Smaller and less well known than the other schools, Nichiren Shu is still seen as being the most mainstream of the Nichiren sects.
This is because followers of Nichiren Shu have maintained links with non-Nichiren Buddhist traditions.
Believers are allowed to take part in other Buddhist spiritual practices, such as silent meditation or Sho Daigyo. They also study the foundational concepts of Buddhism such as the Four Noble Truths and Taking Refuge.
They do not accept Nichiren Shoshu teaching that Nikko was the sole successor of Nichiren Daishonin, the founder of Nichiren Buddhism.
As the oldest Nichiren tradition, Nichiren Shu has access to Mount Minobu where Nichiren lived in seclusion and was buried.
The Nichiren Shu also owns some of the founder's most important personal possessions.
Unlike the Soka Gakkai, followers of the Nichiren Shu have not actively evangelised in the West. However its membership has grown in countries across the globe. The Nichiren Shu now ordains non-Japanese speaking priests and has expanded its temples throughout the western world.
The main practice of Nichiren Buddhists is chanting, primarily the mantra Nam Myoho Renge Kyo which means 'I devote my life to the law itself'.
Chanters repeat this mantra to enter more deeply into the spiritual tradition of the Lotus Sutra.
Mantra: A mantra is a powerful phrase repeated over and over again with profound faith, concentration and feeling. Nam Myoho Renge Kyo is both the heart and title of the Lotus Sutra, which teaches the enlightenment of all living beings.
Believers also recite sections of the Lotus Sutra as part of their daily practice.
The chant is performed in front of a scroll called the Gohonzon.
Chanting is usually performed for about 30 minutes night and morning and is believed to bring about changes in a person's life and reverse bad karma.
What is Karma? Buddhists believe that our lives are conditioned by our past actions. Actions have consequences: good actions have positive consequences and selfish and unkind actions have negative consequences.
Nichiren Buddhists specifically believe that everyone can change their destiny and bring about the effects they desire. Followers are encouraged to write their personal goals down on a piece of paper and have it in front of them while chanting.
The aim of the practice is to establish high states of self-development. As Yukio Matsudo writes, it "works as a regular and constant inspiration to manifest the qualities of the Buddha in one's daily life."
Matsudo also writes:
[To chant] means to activate the innate Buddha-nature. The activated Buddha-nature... will then appear in one's life as enforced life power and wisdom to live like a 'lotus flower in a muddy pond'.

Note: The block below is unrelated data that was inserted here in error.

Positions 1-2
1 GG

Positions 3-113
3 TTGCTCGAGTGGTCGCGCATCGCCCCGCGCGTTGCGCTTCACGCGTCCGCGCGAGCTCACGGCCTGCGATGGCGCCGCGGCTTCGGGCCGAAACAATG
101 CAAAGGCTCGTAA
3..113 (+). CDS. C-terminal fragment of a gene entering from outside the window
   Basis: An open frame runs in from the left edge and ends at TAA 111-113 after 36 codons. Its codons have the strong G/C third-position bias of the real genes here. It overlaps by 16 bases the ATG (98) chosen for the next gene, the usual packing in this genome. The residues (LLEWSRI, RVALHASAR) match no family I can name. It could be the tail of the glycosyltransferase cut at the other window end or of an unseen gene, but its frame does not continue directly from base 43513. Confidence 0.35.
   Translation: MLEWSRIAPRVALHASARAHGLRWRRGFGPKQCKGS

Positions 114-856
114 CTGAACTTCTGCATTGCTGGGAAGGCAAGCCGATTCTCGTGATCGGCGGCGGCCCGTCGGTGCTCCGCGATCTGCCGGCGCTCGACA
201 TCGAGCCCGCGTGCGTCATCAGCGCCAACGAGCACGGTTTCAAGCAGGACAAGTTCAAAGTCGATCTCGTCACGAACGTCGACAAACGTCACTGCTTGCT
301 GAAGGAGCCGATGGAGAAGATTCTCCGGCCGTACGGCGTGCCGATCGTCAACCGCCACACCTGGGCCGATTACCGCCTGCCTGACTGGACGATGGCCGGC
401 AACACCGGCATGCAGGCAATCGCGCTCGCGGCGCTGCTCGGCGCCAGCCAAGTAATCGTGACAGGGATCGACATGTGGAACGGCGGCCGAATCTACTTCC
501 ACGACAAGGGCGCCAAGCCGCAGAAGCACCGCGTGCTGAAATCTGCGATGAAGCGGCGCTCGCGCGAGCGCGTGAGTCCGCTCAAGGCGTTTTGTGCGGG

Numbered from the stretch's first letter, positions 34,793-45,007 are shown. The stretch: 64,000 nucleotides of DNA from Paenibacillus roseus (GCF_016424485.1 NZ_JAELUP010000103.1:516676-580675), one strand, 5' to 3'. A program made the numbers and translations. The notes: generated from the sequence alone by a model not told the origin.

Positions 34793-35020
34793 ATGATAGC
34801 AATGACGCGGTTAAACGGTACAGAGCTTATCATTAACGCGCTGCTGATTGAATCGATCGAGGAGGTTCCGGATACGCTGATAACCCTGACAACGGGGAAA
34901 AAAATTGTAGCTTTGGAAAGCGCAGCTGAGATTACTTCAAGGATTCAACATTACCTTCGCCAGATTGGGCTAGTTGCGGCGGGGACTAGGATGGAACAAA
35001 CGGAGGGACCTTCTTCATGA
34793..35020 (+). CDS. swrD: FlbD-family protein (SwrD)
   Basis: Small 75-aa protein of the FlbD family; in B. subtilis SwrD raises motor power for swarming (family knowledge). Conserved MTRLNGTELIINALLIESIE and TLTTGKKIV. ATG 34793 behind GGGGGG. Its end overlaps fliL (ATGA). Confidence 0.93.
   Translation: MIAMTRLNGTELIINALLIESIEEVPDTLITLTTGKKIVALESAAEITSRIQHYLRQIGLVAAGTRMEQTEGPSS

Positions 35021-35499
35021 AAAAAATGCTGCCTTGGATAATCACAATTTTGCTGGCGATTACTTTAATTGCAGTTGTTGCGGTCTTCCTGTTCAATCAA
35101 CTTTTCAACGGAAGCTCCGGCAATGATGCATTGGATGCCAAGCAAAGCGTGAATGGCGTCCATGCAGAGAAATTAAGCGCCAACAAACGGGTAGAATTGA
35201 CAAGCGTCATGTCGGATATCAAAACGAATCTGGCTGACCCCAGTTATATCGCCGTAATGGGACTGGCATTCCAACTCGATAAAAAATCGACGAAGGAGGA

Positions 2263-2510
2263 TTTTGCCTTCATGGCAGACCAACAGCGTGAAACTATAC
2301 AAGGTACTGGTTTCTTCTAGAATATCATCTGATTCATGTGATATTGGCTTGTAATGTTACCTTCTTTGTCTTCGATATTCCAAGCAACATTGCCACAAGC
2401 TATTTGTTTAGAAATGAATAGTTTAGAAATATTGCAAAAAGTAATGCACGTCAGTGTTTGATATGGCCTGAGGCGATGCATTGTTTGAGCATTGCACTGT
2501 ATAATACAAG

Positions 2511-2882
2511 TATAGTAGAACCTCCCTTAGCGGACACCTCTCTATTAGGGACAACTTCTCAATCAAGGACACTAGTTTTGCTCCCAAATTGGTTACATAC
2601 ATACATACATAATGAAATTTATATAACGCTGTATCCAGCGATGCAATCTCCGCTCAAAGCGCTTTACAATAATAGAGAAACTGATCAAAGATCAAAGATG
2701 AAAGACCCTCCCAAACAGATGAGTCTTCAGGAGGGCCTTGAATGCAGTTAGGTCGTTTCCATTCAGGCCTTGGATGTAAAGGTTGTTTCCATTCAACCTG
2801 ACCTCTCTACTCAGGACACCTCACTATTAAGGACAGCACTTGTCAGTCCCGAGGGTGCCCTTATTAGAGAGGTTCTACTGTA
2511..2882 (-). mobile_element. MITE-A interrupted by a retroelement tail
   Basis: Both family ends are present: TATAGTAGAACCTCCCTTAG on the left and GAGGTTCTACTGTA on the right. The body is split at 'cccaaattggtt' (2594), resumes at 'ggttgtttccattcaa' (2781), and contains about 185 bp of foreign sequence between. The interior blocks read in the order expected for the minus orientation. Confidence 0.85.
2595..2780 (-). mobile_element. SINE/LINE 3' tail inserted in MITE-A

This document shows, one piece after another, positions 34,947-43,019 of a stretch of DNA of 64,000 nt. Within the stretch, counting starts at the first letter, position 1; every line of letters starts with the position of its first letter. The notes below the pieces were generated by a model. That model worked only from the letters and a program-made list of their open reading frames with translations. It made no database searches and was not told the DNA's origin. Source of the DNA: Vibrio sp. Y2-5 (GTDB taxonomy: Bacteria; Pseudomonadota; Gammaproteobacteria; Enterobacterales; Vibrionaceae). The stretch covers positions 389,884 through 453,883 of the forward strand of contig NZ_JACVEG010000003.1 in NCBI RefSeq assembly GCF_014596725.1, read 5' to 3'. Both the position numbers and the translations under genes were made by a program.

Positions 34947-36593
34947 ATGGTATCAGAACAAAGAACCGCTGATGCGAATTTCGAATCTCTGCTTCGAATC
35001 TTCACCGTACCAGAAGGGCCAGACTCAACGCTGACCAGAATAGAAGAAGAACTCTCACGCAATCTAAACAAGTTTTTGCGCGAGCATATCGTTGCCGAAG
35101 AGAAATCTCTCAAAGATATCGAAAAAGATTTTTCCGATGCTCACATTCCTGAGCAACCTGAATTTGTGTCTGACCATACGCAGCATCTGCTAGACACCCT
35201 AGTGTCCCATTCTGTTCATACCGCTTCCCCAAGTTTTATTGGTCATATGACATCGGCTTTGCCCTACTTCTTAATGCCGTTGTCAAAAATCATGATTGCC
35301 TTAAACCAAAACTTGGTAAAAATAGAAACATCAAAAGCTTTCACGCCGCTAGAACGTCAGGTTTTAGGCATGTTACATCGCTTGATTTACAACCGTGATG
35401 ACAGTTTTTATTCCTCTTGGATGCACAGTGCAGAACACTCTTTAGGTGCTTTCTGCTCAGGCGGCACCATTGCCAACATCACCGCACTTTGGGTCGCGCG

Yukio Matsudo, Protestant Character of Modern Buddhist Movements, Buddhist-Christian Studies, 2000
Chanting versus prayer: This chanting tradition is very different to the tradition of chanted prayer in many other religions. Those who practice it believe that the chant is "an influence at work in the metaphysical economy" and actually changes the force and action of karma.
Practitioners also believe that chanting works not by inviting some supernatural being or power to intervene and change karma, but by affecting karma directly (almost mechanically).
The practice originated from Nichiren's teaching that the five characters that formed the title of the Sutra encompassed all the teachings of all the Buddhas.
The Sutra itself tells the reader that reading it is sufficient to achieve enlightenment (and also earthly benefits) - and the character it uses for reading implies reading aloud.
This simple recitation of the title in an act of homage is understood as opening the reciter to the infinite treasure house contained in the Lotus Sutra, and destines such a person to supreme enlightenment, not to mention assuring untold merit and worldly benefit.
Ruben L.F. Habito, Japanese Journal of Religious Studies 1999
This Japanese word means 'supreme object of devotion or worship'. In Nichiren Buddhism it is a paper replica of a scroll originally inscribed by Nichiren. The original was carved on camphor wood and is preserved in the Taisekiji temple.
Followers keep their gohonzon in a small home altar, and face it during their daily chanting.
There have been disputes between the Soka Gakkai (Value Creating Society), and the Nichiren Shoshu priesthood over who has the power to create authentic gohonzons.
Study is an important part of the practice, as followers believe Buddhist study to be fundamental in illuminating one's path in life.
They also read Nichiren's writing in a book called the 'Gosho', which expounds his beliefs and insights through letters and stories.
A number of Nichiren Buddhist organisations are active in working for world peace. These include the monastic order Nipponzan Myōhōji which has built over sixty 'Peace Pagodas' in Japan, and Soka Gakkai which has a major peace education initiative.